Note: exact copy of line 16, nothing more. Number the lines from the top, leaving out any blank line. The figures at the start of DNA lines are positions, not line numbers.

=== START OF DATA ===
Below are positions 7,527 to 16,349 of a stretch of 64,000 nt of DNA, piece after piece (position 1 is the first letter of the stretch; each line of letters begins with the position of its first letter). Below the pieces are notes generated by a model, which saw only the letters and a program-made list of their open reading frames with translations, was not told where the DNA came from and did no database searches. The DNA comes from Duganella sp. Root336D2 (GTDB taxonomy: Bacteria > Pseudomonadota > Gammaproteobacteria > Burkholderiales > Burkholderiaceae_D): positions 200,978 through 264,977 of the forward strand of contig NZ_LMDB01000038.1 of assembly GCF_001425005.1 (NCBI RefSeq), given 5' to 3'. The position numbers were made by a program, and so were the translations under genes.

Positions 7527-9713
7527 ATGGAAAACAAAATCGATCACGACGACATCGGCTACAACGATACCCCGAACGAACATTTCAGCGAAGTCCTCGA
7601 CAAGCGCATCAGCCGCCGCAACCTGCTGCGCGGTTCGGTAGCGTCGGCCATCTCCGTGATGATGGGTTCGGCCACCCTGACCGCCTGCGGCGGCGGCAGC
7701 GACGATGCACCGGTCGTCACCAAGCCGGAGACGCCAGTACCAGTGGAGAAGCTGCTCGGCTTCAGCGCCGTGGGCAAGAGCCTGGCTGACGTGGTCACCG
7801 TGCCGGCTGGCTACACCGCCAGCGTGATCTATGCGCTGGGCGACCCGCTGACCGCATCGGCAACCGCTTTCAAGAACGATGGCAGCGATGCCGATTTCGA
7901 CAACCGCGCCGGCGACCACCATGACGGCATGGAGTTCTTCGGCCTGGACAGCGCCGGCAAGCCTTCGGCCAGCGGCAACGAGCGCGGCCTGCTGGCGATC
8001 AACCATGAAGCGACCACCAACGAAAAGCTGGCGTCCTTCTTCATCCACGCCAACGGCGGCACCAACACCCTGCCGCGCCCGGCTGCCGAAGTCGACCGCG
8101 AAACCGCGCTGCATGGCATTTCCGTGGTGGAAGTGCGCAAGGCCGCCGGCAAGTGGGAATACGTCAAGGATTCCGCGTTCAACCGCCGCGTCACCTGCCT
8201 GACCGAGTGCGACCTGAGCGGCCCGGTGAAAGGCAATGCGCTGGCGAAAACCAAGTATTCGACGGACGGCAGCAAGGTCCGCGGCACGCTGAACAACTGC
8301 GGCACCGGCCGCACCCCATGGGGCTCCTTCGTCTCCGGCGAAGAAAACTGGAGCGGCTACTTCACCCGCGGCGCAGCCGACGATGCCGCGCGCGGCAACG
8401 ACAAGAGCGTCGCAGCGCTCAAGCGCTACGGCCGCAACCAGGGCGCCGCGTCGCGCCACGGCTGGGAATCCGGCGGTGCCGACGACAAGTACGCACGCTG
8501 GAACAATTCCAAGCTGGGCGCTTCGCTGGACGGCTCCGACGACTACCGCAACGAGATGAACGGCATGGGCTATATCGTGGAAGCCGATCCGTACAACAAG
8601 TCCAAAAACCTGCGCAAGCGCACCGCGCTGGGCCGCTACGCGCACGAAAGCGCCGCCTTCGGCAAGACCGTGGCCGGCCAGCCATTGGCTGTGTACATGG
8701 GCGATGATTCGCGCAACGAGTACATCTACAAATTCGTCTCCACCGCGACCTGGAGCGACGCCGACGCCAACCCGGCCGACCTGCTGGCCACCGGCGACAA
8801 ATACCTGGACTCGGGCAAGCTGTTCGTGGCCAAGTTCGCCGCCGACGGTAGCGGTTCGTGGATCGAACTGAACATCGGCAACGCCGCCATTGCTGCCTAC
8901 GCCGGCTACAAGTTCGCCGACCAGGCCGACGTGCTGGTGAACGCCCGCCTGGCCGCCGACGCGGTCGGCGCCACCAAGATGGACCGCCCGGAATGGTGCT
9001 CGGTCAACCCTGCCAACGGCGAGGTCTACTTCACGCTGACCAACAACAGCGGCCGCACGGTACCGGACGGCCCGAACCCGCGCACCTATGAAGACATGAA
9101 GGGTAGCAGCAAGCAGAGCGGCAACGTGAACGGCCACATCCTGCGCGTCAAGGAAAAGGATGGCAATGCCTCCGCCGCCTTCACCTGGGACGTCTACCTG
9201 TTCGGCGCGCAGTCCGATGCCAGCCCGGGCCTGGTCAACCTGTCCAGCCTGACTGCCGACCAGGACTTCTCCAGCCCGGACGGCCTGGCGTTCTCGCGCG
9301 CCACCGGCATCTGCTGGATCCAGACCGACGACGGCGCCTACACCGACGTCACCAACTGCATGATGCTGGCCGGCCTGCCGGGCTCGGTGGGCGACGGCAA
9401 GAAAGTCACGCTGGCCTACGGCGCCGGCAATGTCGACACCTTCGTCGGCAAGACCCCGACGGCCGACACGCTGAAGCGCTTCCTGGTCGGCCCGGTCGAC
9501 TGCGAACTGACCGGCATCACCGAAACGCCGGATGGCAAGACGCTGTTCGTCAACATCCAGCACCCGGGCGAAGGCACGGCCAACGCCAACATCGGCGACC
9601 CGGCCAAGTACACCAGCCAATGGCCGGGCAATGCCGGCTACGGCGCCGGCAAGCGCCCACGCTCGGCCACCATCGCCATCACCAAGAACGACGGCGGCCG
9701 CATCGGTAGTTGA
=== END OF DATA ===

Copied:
8801 ATACCTGGACTCGGGCAAGCTGTTCGTGGCCAAGTTCGCCGCCGACGGTAGCGGTTCGTGGATCGAACTGAACATCGGCAACGCCGCCATTGCTGCCTAC